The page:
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Location India, Madhya Pradesh
Central coordinates 77o 41.43' East  25o 28.83' North
IBA criteria A1
Area 37,522 ha
Altitude 360 - 480m
Year of IBA assessment 2004

Bombay Natural History Society

Site description Madhav National Park was established in 1958 at the time of the creation of the state of Madhya Pradesh. It got its present name in 1959, when it was given final notification of establishment. The Park adjoins Shivpuri town, and is located about 110 km south of the city of Gwalior. Two national highways, N-3 Bombay-Agra and N-25 Shivpuri-Bhognipur, pass through the Park. The Park also has a good network of motorable roads for tourists. The Park is interspersed with hills and valleys of the central Indian Vindhyachal hill ranges. It is very popular amongst local tourists and visitors, but not so much among foreign tourists. It was the hunting preserve and summer resort of the former Maharaja of Gwalior. It is reported that in 1916, Lord Hardinge shot eight tigers in one day in the Shivpuri forests, and Lord Minto shot 19 tigers during his trip to Gwalior State. These forests enjoyed a high degree of protection up to 1946. In 1918, the Maharaja of Gwalior constructed dams on the Manihar river, creating the Sakhya Sagar (300 ha) and Madhav lakes (49 ha). With their scenic beauty and complete infrastructure for wildlife conservation, these reservoirs now attract thousands of waterfowl. The forests of the Park are typically Mixed Dry Deciduous. Important tree species in the Park are Anogeissus pendula, Boswellia serrata and Acacia catechu.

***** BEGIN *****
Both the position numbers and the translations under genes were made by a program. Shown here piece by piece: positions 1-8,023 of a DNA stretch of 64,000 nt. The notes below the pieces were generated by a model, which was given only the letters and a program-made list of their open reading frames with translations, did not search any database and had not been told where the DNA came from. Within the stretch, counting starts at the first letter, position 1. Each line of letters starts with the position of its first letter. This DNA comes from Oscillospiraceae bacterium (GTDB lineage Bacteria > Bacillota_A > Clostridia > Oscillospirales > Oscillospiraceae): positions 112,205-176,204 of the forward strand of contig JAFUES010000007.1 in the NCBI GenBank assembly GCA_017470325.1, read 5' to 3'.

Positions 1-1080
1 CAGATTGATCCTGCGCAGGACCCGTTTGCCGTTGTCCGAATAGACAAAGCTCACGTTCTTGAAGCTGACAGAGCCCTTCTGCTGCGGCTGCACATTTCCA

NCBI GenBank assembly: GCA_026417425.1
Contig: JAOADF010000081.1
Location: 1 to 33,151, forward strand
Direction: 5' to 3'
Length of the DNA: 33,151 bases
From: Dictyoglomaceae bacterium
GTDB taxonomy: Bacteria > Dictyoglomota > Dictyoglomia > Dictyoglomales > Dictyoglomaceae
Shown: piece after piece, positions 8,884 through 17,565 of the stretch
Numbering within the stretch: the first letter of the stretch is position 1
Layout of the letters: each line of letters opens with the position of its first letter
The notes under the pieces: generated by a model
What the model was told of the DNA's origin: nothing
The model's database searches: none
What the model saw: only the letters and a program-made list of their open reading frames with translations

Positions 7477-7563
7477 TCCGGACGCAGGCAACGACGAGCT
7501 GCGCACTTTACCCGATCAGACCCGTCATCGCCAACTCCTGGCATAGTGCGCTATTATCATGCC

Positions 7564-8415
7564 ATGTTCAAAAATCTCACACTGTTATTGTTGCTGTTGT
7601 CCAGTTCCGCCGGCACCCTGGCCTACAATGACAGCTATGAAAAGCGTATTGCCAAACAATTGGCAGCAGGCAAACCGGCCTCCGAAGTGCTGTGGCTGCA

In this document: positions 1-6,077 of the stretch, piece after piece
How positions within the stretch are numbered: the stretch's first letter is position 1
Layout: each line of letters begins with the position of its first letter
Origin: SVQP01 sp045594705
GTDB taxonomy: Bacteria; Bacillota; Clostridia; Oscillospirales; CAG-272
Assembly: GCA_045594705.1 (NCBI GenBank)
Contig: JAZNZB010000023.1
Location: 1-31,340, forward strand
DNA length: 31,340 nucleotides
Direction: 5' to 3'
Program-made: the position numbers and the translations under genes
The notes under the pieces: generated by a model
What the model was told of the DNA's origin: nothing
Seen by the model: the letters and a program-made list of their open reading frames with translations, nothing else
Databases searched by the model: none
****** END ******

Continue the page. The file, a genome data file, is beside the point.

Key Biodiversity